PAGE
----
With 92.5% of the province’s surface covered in hills and mountains, the Chi­nese government has massively invested in the construction of railways, highways, roads and bridges as a way to develop the province’s economic potential in accor­dance with its natural conditions. Besides traditional industries such as tobacco cul­tivation and liquor production, Guizhou province is using its natural phosphate resources for the production of batteries for electric cars. Although still among China’s most underdeveloped provinc­es, Guizhou’s economic growth rate is among the country’s top three.

Promoting women’s rights

In Beijing, my fellow travelers and I had the chance to meet with three rep­resentatives of the international liaisons department of the All-China Women’s Federation, a national body and the world’s largest mass organization that unites 8000 women’s organizations in the fight for equal rights for women and men in China. The Federation promotes female leadership by offering scholar­ships to girls and young women from low-income areas and training women in setting up their own business as a way to end poverty.

The Federation also collaborates with the Department of Interiors to provide free medical exams for women over 65 in rural areas. Mobile clinics provide medical care to pregnant women in remote areas. In the last 15 years, 52,000 women were attended and 8,654 babies were born in mobile clinics in China’s western regions.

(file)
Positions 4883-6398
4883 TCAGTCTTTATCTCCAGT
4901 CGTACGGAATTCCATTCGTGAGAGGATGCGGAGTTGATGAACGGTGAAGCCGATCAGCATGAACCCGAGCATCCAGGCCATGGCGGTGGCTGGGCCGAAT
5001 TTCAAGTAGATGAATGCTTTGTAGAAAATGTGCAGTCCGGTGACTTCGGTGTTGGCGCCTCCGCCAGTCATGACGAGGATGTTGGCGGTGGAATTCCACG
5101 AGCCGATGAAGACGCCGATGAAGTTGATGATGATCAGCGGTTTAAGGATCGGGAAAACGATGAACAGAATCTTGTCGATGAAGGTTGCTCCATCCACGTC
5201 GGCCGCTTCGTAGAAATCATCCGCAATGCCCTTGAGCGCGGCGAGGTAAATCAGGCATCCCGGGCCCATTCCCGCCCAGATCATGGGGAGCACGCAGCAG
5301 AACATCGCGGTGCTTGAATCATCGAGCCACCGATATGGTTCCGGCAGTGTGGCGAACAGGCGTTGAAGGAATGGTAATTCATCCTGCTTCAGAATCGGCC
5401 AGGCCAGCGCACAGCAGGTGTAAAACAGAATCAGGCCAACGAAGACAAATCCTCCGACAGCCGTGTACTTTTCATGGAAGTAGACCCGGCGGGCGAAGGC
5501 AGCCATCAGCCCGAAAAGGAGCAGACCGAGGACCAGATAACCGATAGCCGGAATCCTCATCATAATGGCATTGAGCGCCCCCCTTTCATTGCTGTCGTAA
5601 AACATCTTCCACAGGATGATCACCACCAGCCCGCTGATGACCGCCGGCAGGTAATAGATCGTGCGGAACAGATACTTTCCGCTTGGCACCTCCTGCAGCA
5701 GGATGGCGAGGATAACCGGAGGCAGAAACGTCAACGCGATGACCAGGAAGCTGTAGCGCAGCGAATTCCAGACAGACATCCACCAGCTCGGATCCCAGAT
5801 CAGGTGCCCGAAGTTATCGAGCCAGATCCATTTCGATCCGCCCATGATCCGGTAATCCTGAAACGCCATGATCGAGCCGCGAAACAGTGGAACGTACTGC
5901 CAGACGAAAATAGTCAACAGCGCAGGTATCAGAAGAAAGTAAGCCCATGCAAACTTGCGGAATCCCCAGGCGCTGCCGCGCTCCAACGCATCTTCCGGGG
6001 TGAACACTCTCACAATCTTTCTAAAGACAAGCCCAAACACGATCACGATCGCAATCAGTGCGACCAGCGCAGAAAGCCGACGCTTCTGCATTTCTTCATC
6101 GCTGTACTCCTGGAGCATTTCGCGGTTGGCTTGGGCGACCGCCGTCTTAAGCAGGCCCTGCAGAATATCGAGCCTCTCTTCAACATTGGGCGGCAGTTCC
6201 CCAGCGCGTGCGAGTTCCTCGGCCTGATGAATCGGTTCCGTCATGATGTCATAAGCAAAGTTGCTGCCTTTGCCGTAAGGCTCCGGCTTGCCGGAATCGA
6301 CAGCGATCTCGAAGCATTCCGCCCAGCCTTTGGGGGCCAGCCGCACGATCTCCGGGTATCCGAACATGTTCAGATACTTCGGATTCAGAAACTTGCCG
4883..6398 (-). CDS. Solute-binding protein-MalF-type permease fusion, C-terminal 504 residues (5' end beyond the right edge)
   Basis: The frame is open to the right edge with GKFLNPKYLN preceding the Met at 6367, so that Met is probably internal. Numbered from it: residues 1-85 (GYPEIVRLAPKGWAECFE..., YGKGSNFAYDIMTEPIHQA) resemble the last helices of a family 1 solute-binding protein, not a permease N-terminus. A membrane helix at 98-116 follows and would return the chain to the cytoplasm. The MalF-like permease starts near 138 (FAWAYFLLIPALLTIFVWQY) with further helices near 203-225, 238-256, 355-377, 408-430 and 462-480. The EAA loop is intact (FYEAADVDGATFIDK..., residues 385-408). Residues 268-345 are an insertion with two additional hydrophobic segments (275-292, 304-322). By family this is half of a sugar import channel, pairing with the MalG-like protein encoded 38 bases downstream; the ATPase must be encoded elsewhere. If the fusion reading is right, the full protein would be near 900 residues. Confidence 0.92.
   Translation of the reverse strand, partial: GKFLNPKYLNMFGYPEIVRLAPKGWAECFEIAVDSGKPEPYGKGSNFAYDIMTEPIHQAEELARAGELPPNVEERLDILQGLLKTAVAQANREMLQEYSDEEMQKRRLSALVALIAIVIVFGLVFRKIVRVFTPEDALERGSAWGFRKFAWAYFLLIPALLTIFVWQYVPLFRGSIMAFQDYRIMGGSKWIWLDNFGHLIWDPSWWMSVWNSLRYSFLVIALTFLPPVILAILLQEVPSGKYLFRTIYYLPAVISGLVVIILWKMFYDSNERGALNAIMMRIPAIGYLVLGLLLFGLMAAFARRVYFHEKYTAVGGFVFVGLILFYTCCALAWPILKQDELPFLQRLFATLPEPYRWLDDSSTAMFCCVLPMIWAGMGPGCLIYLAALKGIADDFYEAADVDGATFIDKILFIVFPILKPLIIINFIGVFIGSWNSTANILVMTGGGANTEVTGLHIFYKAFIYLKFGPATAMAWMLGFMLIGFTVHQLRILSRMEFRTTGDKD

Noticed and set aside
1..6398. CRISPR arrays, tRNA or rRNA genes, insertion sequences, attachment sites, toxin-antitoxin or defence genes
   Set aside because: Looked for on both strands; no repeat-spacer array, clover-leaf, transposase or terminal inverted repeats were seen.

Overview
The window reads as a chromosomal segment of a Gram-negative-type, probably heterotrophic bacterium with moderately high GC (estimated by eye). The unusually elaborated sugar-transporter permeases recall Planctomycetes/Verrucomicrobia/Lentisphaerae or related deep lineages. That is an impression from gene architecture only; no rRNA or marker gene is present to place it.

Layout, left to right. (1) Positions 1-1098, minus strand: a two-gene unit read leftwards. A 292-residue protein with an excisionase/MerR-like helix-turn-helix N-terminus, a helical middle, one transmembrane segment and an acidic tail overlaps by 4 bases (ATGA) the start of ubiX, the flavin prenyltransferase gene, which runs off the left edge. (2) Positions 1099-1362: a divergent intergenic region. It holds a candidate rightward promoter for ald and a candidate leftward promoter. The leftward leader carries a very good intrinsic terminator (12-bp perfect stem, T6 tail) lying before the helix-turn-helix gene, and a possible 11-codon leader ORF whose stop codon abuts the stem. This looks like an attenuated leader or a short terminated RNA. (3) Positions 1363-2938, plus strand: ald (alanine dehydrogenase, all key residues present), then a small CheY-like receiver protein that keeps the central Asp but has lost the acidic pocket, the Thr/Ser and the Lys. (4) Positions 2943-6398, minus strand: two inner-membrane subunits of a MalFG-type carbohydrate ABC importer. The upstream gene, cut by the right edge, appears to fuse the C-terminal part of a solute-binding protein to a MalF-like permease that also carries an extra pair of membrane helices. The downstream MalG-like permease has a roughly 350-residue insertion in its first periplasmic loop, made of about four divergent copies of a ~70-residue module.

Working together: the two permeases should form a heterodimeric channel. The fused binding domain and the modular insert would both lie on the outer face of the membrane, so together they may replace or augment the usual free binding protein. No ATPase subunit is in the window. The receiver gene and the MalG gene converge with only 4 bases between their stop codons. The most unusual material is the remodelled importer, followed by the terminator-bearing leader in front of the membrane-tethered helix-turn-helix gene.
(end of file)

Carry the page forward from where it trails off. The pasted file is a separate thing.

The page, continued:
China’s door to Europe

The last stop of my trip was the Xinjiang Uygur Autonomous Region in China’s Northwest. Xinjiang Region shares a 5,700 km (3540 mile) border with eight neighboring countries and has tra­ditionally been China’s door to Central Asia and Europe. It was an import­ant transportation hub for the ancient Silk Road and is key to the present-day Belt-and-Road-Initiative (BRI), an in­tercontinental infrastructure network of roads, railways, ports and airports China has been building since 2013 in cooper­ation with 150 countries in Africa, Asia, Latin America and Europe. Unlike loans from the International Monetary Fund and the World Bank, BRI infrastructure projects are not linked to cuts in public spending on education, health care and social services, but instead promote the economic development and self-determi­nation of the countries involved.